A high-profile “anxiety expert” whose clients include several public figures has been reported to his regulatory body after BuzzFeed News found him offering treatment for people who worry they might be gay – by telling them they are straight.
Charles Linden, dubbed by his publisher “the world’s leading authority on anxiety”, boasts a clinic on Harley Street and an international anxiety treatment business. He claims on his website to be able to help people “recover” from what he calls “Homosexual Obsessive Compulsive Disorder” or “HOCD”.
HOCD – also called “Gay OCD” – is not recognised by the medical or psychiatric professions but is described by those who use the term as an obsessive fear of being gay.
BuzzFeed News can reveal that Linden, who has no medical, psychiatric, or psychotherapeutic training, offers through his website to “remove HOCD permanently”, while displaying apparent endorsements from two major organisations for mental health practitioners: the British Psychological Society (BPS) and the British Association for Counselling and Psychotherapy (BACP).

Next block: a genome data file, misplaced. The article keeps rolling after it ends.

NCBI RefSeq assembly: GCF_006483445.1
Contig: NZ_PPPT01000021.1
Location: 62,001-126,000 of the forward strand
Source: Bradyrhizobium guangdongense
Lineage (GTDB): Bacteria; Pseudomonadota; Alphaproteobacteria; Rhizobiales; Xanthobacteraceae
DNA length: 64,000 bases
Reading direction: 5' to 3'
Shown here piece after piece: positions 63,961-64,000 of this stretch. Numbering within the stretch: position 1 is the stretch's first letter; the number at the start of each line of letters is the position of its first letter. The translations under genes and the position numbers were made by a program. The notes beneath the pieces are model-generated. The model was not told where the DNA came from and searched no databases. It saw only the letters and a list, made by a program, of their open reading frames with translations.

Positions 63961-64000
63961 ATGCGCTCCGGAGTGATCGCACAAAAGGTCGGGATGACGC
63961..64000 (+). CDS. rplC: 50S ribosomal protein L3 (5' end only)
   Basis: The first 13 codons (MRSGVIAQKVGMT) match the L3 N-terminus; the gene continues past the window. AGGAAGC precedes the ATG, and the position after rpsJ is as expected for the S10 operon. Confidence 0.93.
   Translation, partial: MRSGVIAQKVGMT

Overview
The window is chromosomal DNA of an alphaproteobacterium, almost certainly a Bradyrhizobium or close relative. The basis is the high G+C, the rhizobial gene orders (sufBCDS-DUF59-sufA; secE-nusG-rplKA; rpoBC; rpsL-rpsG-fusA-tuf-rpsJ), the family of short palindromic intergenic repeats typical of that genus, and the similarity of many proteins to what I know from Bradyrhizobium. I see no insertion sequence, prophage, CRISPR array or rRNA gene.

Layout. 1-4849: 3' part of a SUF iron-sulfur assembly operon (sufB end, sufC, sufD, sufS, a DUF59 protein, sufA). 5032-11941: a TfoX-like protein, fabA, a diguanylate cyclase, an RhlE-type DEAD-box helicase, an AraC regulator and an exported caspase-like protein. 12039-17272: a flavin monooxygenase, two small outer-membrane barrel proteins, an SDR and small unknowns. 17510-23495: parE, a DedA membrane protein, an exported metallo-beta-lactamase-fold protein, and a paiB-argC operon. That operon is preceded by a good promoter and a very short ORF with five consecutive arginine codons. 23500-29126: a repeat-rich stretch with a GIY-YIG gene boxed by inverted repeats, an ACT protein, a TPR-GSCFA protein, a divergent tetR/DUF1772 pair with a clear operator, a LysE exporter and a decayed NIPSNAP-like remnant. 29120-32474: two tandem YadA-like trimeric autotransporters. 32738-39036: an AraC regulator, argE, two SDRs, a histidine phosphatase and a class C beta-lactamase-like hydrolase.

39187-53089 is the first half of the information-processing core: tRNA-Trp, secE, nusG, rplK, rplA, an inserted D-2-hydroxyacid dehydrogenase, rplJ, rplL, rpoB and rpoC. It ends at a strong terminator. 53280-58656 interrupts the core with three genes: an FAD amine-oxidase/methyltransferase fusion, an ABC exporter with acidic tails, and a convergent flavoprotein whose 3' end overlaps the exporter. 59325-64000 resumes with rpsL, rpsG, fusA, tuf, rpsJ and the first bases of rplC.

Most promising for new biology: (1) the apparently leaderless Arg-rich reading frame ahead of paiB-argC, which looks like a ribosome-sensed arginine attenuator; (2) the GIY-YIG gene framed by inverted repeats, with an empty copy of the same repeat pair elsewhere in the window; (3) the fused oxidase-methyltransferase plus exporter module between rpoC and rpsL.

After being alerted by BuzzFeed News, the BPS said it would be contacting Linden to remove their logos from his website, and will “consider further action”. A fellow of the BACP immediately reported Linden’s practice to the association’s head of professional standards. And a former president of the Royal College of Psychiatrists, along with two leading LGBT psychotherapists, also condemned Linden's methods as dangerous.
“The term ‘Homosexual OCD’ is simply conversion therapy under another guise and something we strongly condemn as damaging," added Prof Elizabeth Peel, chair of the BPS's psychology of sexualities section.